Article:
Spring: Spring Boot with SLF4J/Logback sending to syslog

The Spring framework provides a proven and well documented model for the development of custom projects and services. The Spring Boot project takes an opinionated view of building production Spring applications, which favors convention over configuration.

In this article we will explore how to configure a Spring Boot project to use the Simple Logging Facade for Java (SLF4J) with a Logback backend to send log events to the console, filesystem, and syslog.

The code and configurations from this article can all be found in my fork of the gs-rest-service project.

Spring Boot without configured logging

For this article, we will work on the simple gs-rest-service from the Spring Guides.  This exposes an endpoint at ‘/greeting’, and returns a JSON string containing an id and ‘Hello, World!’ greeting.

On Ubuntu, retrieving the project, building the package, and then running the service looks like:

> sudo apt-get install git openjdk-7-jdk maven -y
> git clone https://github.com/spring-guides/gs-rest-service.git
> cd gs-rest/service/complete
> ./mvnw package
> java -jar target/gs-rest-service-0.1.0.jar

Then in another terminal use curl to call the service:

curl http://localhost:8080/greeting
{"id":1,"content":"Hello, World!"}

Notice that barring the initial logging output from the embedded Tomcat, there is no logging produced by calling the service.

Spring Boot configured for SLF4J/Logback

Now create the file ‘gs-rest-service/complete/src/main/resources/logback.xml’ which can be downloaded from my github. But below is a snippet:

<configuration debug="true" scan="true" scanPeriod="30 seconds">
...

<appender name="SYSLOG" class="ch.qos.logback.classic.net.SyslogAppender">
  <syslogHost>127.0.0.1</syslogHost>
  <facility>LOCAL0</facility>
  <port>514</port>
  <throwableExcluded>true</throwableExcluded>
  <suffixPattern>gs-rest-service %m thread:%t priority:%p category:%c exception:%exception</suffixPattern> 
</appender>

...

<logger name="hello" level="debug" additivity="false">
  <appender-ref ref="STDOUT" />
  <appender-ref ref="FILEROLLING" />
  <appender-ref ref="SYSLOG" />
</logger>

...

This sets up DEBUG level messages to go to stdout, and package specific messages coming from hello.GreetingController.java to be sent to a rolling file appender in /tmp and also to the local syslog server.

For details on enabling syslog on an Ubuntu server click, read my article here. The syslog pattern is specifying ‘gs-rest-service’ as the programname which can then be routed to its own file under ‘/var/log’.

The @scan and @scanPeriod attributes allow us to modify the logging configuration at runtime.

Then modify ‘src/main/java/hello/GreetingController.java’ so it looks like:

package hello;

import org.slf4j.Logger;
import org.slf4j.LoggerFactory;

import java.util.concurrent.atomic.AtomicLong;
import org.springframework.web.bind.annotation.RequestMapping;
import org.springframework.web.bind.annotation.RequestParam;
import org.springframework.web.bind.annotation.RestController;

@RestController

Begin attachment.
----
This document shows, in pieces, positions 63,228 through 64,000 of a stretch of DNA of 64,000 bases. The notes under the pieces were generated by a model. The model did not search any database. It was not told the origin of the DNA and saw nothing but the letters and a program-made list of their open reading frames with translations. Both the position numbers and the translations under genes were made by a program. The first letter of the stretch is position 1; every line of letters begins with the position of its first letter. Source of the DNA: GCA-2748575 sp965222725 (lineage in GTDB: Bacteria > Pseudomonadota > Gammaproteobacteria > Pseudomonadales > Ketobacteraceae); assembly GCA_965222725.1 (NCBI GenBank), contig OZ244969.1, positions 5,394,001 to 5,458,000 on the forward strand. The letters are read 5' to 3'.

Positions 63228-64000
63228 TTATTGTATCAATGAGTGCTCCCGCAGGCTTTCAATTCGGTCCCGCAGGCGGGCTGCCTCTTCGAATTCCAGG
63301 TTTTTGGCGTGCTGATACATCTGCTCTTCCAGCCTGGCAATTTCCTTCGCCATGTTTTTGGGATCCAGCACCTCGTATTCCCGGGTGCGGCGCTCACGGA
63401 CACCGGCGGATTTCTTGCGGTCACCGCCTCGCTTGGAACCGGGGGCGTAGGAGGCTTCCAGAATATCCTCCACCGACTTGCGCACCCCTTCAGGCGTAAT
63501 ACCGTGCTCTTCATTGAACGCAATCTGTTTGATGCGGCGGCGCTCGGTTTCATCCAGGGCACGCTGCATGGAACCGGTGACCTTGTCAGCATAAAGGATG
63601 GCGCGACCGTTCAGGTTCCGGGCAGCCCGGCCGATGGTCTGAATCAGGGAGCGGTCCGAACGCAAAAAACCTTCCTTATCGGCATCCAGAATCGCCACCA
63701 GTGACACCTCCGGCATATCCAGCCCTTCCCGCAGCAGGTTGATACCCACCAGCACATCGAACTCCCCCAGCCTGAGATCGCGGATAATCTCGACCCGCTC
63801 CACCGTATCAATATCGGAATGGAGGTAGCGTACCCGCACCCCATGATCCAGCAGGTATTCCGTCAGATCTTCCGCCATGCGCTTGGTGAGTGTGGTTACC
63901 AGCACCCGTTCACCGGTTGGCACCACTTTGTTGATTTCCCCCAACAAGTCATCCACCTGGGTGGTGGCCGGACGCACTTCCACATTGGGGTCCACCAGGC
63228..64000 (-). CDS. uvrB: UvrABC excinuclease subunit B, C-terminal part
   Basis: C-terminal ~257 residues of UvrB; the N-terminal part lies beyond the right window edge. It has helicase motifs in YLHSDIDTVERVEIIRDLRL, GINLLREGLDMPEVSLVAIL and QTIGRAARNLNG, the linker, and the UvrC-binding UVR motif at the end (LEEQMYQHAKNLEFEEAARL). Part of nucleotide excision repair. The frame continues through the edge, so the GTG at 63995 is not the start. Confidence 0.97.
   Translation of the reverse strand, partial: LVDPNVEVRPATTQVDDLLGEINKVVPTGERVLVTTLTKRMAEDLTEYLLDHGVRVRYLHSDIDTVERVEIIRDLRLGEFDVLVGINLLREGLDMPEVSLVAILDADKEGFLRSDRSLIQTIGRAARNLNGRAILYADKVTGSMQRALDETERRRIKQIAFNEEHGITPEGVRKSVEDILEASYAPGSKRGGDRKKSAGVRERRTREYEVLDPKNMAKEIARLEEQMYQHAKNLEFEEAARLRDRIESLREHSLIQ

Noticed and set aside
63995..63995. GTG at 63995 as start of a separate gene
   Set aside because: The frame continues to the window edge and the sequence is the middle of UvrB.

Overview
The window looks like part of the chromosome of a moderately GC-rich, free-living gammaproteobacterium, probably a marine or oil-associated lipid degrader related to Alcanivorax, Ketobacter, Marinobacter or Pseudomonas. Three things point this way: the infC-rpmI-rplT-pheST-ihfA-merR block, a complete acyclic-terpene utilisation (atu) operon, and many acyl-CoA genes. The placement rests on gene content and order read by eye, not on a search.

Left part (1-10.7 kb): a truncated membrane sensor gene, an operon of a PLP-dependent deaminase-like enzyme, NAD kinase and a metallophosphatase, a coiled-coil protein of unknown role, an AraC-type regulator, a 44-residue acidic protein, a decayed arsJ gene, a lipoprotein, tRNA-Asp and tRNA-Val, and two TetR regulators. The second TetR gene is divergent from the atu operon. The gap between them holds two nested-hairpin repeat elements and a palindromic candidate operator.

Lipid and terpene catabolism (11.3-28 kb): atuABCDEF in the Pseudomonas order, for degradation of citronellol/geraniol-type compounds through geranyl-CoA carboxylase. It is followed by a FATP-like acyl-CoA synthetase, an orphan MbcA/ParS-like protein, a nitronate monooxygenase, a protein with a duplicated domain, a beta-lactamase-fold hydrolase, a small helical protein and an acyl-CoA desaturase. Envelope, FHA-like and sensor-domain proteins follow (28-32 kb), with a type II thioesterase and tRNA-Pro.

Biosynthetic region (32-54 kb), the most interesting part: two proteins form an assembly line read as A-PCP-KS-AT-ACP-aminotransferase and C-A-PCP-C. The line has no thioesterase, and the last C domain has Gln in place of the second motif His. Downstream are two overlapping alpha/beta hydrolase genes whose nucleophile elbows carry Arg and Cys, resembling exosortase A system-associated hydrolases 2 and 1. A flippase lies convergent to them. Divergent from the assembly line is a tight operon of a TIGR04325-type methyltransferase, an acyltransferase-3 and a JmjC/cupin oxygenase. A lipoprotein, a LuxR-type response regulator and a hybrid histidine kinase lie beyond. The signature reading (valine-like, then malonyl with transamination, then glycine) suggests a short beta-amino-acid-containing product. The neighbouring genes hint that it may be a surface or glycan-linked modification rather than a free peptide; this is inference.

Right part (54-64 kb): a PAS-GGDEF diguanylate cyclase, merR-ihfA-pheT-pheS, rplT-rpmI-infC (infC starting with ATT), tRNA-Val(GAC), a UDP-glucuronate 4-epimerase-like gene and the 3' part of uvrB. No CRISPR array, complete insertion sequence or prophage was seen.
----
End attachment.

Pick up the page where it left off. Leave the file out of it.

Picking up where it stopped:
public class GreetingController {

static final Logger logger = LoggerFactory.getLogger(GreetingController.class);

private static final String template = "Hello, %s!";
private final AtomicLong counter = new AtomicLong();

@RequestMapping("/greeting")
public Greeting greeting(@RequestParam(value="name", defaultValue="World") String name) {

logger.debug("debug message slf4j");
logger.info("info message slf4j");
logger.warn("warn message slf4j");
logger.error("error message slf4j");
if("forceerror".equals(name)) {
try {
int i = 1/0;
}catch(Exception exc) {
logger.error("error message with stack trace slf4j",
new Exception("I forced this exception",exc));
}
}

return new Greeting(counter.incrementAndGet(),
String.format(template, name));
}

} // class

Now repackage the service and run it again:

> ./mvnw package
> java -jar target/gs-rest-service-0.1.0.jar

Use curl to call the service again, and notice how DEBUG level messages from the framework and embedded Tomcat are going to stdout, but the ‘hello’ package specific messages that are WARN level and above are going to ‘/tmp/rolling-yyyy-mm-dd.x.log’:

19:53:08.579 [http-nio-8080-exec-2] WARN  hello.GreetingController - warn message slf4j
19:53:08.579 [http-nio-8080-exec-2] ERROR hello.GreetingController - error message slf4j

If you have configured a syslog server, or other entity capable of receiving syslog messages (e.g. logstash), then you should also see the application messages going there as well.

Read my article here for full details on configuring a syslog server on Ubuntu.

 

 

REFERENCES

https://github.com/fabianlee/gs-rest-service

https://projects.spring.io/spring-boot/

https://github.com/spring-guides/gs-rest-service

http://docs.spring.io/spring-boot/docs/1.5.1.RELEASE/reference/htmlsingle/#production-ready-logger-configuration

https://docs.spring.io/spring-boot/docs/current/reference/html/boot-features-logging.html

https://logback.qos.ch/manual/appenders.html

http://javabeat.net/spring-boot-logging/

https://docs.spring.io/spring-boot/docs/current/reference/html/howto-logging.html

http://stackoverflow.com/questions/20795373/how-to-map-levels-of-java-util-logging-and-slf4j-logger

Spring Boot SLF4J Logging example

http://stackoverflow.com/questions/33844580/how-do-i-change-log-level-in-runtime-without-restarting-spring-boot-application

http://stackoverflow.com/questions/18102898/how-can-i-change-log-level-of-single-logger-in-runtime